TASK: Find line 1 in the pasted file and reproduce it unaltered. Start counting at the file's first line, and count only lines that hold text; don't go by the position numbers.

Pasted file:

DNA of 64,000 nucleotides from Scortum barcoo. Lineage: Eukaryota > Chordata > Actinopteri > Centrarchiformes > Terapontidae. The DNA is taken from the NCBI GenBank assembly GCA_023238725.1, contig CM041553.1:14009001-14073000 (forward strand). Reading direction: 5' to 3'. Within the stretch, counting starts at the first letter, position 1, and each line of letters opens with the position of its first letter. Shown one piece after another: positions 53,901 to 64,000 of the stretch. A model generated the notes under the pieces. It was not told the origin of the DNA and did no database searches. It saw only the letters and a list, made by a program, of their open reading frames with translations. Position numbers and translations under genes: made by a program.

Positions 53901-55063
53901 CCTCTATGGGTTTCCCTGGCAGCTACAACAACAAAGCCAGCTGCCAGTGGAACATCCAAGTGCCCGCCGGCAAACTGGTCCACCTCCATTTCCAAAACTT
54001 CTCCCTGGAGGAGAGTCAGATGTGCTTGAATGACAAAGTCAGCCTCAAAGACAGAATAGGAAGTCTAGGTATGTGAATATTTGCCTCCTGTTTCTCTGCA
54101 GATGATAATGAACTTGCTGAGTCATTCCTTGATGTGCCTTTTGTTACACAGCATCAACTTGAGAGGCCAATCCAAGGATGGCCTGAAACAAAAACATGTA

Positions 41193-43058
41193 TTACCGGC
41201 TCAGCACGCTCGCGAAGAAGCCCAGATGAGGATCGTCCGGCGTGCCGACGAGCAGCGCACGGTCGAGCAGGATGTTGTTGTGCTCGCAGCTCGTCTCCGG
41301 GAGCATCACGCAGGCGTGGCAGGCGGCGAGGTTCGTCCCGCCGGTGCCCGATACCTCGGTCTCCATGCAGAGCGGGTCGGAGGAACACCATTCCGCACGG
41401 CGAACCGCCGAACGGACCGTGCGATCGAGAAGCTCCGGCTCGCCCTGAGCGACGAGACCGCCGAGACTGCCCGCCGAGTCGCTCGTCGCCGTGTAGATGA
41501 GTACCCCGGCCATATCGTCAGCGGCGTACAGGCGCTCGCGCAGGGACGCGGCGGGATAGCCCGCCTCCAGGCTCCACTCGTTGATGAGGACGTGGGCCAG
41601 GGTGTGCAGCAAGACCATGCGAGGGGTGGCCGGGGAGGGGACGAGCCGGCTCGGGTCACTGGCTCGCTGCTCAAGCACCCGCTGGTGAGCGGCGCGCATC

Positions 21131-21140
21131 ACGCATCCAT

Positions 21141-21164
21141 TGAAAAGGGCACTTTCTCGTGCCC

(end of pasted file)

DNA of 64,000 nucleotides from Scortum barcoo. Lineage: Eukaryota > Chordata > Actinopteri > Centrarchiformes > Terapontidae. The DNA is taken from the NCBI GenBank assembly GCA_023238725.1, contig CM041553.1:14009001-14073000 (forward strand). Reading direction: 5' to 3'. Within the stretch, counting starts at the first letter, position 1, and each line of letters opens with the position of its first letter. Shown one piece after another: positions 53,901 to 64,000 of the stretch. A model generated the notes under the pieces. It was not told the origin of the DNA and did no database searches. It saw only the letters and a list, made by a program, of their open reading frames with translations. Position numbers and translations under genes: made by a program.